Libraries and commercial publishers have struggled with each other over the skyrocketing costs of academic journals for years. As costs have increased more rapidly than library budgets, the libraries have had to cut journal subscriptions and other acquisitions. The recent recession has necessitated further cuts. Against this backdrop, Nature Publishing Group told the University of California that next year subscription prices would increase 400 percent, with the average annual cost of a journal increasing to $17,479. UC Libraries fought back with a combative letter to UC faculty suggesting that faculty should consider boycotting the journals, and cease submitting or reviewing articles for these journals. NPG responds, saying that UC currently pays unfairly low rates, and that "individual scientists, both within and outside of California are already suffering as a result of [UC]'s unwarranted actions."
Our amazing planet. I could study this all day.
Amazing photos of unusual cloud formations, as seen from space—along with some of the science behind them. Click on the images for full-size, wallpaperable versions.
"High pressures? You had better believe it. And in this case, Mother Nature won." Absolutely fascinating analysis of both the hazards of deepwater drilling and what happened to the Transocean Horizon rig that sank in the Gulf of Mexico. A first hand interview from one of the survivors, and discussions about drilling, safety and the equipment involved. [more inside]
Wild Film History is a guide to over 100 years of wildlife filmmaking, highlighting landmark films (1959's Serengeti Darf Nicht Sterben, aka Serengeti Shall Not Die - Clip 1, Clip 2) as well as historical relics (1910's The Birth of a Flower - Clip). Check out the links on the Key Events page for an overview of how the genre developed. The site also features biographies and oral history interviews with pioneers (mostly U.K.-based) in the industry. A project of Wildscreen.
How does an ecosystem rebound from catastrophe? Thirty years after the blast, Mount St. Helens is reborn again. Interactive Graphic: Blast Zone. Also see National Geographic's feature article from 1981, chronicling that year's eruption. Previously on MeFi [more inside]
I am a giant squid. I swam up from the briny ocean depths. I have a computer, with a specially-modified tentacle-friendly interface. I have a fast internet connection. I seek to learn about humans and about the world. I have read much on the internet. Yet still, I have many unanswered questions. And you must have questions of me. We have much to learn from one another. To this end, I have developed the assortment of quizzes, games and activities you find before you. They form part of my ongoing campaign to facilitate improved human-squid relations. Try them out, you will most certainly learn something about squid.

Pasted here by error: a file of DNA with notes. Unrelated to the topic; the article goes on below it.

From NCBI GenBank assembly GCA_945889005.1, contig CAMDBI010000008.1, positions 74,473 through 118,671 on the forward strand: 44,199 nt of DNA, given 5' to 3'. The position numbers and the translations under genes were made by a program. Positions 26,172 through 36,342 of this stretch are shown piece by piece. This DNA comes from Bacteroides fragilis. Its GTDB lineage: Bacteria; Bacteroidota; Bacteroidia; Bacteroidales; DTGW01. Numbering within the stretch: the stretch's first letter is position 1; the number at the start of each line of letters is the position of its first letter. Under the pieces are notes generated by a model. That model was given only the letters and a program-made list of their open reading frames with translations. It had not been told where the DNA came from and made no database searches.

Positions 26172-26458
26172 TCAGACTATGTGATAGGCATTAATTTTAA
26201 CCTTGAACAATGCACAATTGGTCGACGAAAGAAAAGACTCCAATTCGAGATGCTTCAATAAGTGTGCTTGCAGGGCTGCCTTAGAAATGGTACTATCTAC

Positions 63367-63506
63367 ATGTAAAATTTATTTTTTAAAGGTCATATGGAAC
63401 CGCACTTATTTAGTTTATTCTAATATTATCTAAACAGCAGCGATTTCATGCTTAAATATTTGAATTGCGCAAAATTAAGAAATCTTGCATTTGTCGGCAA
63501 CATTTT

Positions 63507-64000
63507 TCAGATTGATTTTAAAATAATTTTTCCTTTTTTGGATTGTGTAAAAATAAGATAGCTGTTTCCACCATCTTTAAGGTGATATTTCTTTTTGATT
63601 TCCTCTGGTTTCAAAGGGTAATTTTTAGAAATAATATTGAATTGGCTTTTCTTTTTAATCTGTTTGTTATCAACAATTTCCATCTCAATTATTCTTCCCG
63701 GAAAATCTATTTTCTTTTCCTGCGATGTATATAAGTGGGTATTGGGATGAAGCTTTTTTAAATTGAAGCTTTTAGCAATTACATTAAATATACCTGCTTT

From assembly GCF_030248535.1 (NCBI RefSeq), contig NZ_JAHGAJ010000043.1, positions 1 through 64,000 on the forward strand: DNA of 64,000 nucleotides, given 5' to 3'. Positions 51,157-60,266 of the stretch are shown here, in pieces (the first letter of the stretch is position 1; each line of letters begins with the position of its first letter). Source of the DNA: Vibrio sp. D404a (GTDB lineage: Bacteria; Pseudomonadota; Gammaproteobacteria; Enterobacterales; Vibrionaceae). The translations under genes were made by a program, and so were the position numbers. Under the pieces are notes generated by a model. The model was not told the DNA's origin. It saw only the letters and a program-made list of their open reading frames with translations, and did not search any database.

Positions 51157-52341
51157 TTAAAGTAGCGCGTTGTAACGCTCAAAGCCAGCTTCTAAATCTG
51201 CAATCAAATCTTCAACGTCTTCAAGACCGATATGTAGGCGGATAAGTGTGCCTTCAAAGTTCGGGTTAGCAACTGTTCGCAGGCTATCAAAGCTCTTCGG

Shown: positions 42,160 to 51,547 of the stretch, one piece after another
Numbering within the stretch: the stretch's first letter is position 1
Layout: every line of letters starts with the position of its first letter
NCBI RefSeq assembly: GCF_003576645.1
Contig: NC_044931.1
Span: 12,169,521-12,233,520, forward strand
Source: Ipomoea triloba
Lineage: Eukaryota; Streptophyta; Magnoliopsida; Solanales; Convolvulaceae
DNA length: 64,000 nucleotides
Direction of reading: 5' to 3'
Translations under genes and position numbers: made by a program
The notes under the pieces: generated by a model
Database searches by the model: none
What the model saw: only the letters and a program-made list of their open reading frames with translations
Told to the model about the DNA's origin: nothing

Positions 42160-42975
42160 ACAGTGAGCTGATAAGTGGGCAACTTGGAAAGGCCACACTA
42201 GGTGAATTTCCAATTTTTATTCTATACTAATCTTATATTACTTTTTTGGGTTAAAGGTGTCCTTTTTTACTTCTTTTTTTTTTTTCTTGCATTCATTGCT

Want to take better nature photographs? BBC Wildlife Magazine has published a stack of their 'masterclass' features online. [more inside]
Nature by Numbers is a new animated short film by Cristóbal Vila (previously) inspired by some mathematical constructs found in nature. (via)
A new study suggests that humanity's sense of fair play and kindness towards strangers is determined by culture, not genetics. Speculation: the finding may be directly related to the rise of religion in human history, as well as more complex economies. (Via). [more inside]
40 years ago, a small crew of filmmakers set out to document some of the more pressing issues involving wildlife in America. They made eight half-hour films around the country and in doing so made what is believed to be the first environmental TV series in the US. Entitled Our Vanishing Wilderness, all eight episodes are now online and free to view here.
My Father's Garden brings you up close and personal with some truly magnificent garden creatures. (video short, 6:37)
The team described the mammals' injuries as "perhaps the worst example of inter-specific aggression any of us had ever seen. This young female had literally had the life beaten out of her."
Scientists at the University of Copenhagen have become the first to reconstruct the nuclear genome of an extinct human being. The reconstruction serves as blueprint that scientists can use to give a description of how the pre-historic Greenlander, Inuk, looked - including his tendency to baldness, dry earwax, brown eyes, dark skin, the blood type A+, shovel-shaped front teeth, and that he was genetically adapted to cold temperatures, and to what extend he was predisposed to certain illnesses.
They sleep in fits and starts throughout the day, but are not so somnolent as previously thought. They can be vicious. Each one has its own personality. They are anything but slow when they need to be. [more inside]
"Papers that are scientifically flawed or comprise only modest technical increments often attract undue profile. At the same time publication of truly original findings may be delayed or rejected." In an open letter addressed to Senior Editors of peer-review journals, Professor Austin Smith (publications) and another 13 stem cell researchers from around the world have expressed their concerns over the current peer review process employed by the journals publishing in the field of stem cell biology. [more inside]
The Apidae family of bees includes a large variety species with interesting traits. Bees in Apidae are all long tongued bees. Not all have scopa. Those without a scopa cannot collect pollen and are cleptoparasitic. Some are solitary. Some are colonial. Some are burrowers. Most are not. Most collect pollen and nectar. Some do not and yet still produce honey. [more inside]